BAY SHORE, N.Y. (CBSNewYork) – People who use Uber, Lyft and other popular ride-sharing services could soon find themselves stuck without a ride in Suffolk County, as local lawmakers fight for a share of the tax revenue.

Ride-sharing was rolled out on Long Island only eight months ago, but already riders can’t imagine life without it.

“It’s very cheap, and affordable and very convenient, too,” one woman said.

Yet Suffolk County could put its ride-sharing into reverse while it presses the state for a piece of the four percent surcharge on every ride.

“The entire four percent goes back to New York State general fund and a little bit to the MTA,” Suffolk County legislator Bridget Fleming, D-Noyac, said. “It only makes sense that a portion of the surcharge should come back, so we can continue to offer the infrastructure that supports ride-sharing.”

Fleming has proposed a temporary six-month moratorium on Uber and Lyft to pressure the state to earmark the four percent for local public transit and level the playing field with taxi drivers. She says it was premature to give ride-sharing the green light last summer.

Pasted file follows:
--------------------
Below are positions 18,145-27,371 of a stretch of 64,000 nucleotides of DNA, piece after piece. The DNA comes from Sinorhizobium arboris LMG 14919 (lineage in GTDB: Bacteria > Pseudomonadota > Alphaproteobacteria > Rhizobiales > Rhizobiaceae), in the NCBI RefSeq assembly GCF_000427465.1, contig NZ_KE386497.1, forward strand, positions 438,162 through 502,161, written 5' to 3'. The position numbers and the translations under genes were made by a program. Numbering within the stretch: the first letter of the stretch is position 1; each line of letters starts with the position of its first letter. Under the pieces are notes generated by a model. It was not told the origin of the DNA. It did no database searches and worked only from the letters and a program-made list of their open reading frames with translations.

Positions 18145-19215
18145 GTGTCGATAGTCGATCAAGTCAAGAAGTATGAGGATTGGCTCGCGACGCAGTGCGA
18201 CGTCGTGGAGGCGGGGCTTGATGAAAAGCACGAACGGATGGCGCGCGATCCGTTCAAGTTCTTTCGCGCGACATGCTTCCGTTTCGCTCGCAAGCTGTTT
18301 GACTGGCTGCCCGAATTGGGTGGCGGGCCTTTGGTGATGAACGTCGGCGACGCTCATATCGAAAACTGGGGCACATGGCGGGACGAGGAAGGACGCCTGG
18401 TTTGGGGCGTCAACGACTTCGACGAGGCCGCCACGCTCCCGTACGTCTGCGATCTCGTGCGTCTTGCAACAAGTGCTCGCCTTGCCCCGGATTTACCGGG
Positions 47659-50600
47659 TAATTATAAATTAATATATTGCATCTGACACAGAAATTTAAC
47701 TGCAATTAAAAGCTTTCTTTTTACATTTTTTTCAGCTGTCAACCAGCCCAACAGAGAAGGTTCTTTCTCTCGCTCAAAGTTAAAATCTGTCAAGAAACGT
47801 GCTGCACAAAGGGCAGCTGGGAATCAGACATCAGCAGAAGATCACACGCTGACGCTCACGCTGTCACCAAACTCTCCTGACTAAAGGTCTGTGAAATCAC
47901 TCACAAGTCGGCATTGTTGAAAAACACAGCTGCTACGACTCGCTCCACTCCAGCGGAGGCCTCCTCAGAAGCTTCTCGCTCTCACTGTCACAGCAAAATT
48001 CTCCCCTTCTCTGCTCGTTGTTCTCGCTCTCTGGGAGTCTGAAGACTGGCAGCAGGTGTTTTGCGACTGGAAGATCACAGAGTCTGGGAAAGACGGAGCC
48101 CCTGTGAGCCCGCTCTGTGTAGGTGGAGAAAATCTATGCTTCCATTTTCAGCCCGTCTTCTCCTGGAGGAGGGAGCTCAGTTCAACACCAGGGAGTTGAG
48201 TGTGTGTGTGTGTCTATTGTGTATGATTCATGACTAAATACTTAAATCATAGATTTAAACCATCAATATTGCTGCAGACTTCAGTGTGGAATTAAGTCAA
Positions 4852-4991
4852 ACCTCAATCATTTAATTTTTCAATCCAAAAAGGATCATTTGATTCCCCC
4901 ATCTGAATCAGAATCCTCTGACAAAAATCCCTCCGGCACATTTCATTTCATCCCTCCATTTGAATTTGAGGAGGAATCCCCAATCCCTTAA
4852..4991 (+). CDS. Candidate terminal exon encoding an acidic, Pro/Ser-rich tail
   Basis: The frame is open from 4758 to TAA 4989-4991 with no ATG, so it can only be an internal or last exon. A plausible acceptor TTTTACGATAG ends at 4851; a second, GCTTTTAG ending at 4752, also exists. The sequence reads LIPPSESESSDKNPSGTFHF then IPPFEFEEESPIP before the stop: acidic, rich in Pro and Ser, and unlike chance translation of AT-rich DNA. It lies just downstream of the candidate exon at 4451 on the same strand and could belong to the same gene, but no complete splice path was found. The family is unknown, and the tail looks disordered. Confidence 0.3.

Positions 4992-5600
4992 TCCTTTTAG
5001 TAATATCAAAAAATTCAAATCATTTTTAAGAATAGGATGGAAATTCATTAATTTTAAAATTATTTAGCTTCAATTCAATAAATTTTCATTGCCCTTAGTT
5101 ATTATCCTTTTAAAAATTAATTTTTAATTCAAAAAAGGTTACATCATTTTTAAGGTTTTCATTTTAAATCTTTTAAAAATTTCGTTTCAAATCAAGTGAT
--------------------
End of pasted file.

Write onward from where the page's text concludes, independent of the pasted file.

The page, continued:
“It’s my intention to restart a conversation that should have happened before ride-sharing came into Suffolk County,” she said.

But 80 Uber drivers packed into a hearing to be part of that conversation Tuesday. Driver Alex Pomposelli said any break in service will endanger livelihoods.

“Her bill will hurt families – thousands of families,” he said. “It will bankrupt me.”

Bobby Smith said he’s getting commuters to jam-packed train parking lots and keeping drunks off the roads.

“Fridays and Saturdays, I do over 60 rides per night from different bars, or different groups or weddings,” he said.

A spokesperson for Uber says, “Banning Uber is the wrong way to pressure Albany.” The move would make Suffolk County the only place in the country with a ride-sharing ban.

As Fleming heads to Albany to push for bills that would return the four percent to all local counties, she says she’s hoping it won’t come to a moratorium. The measure moves on to the full Suffolk County Legislature next week.

Uber and Lyft have more than 7,000 Suffolk County drivers.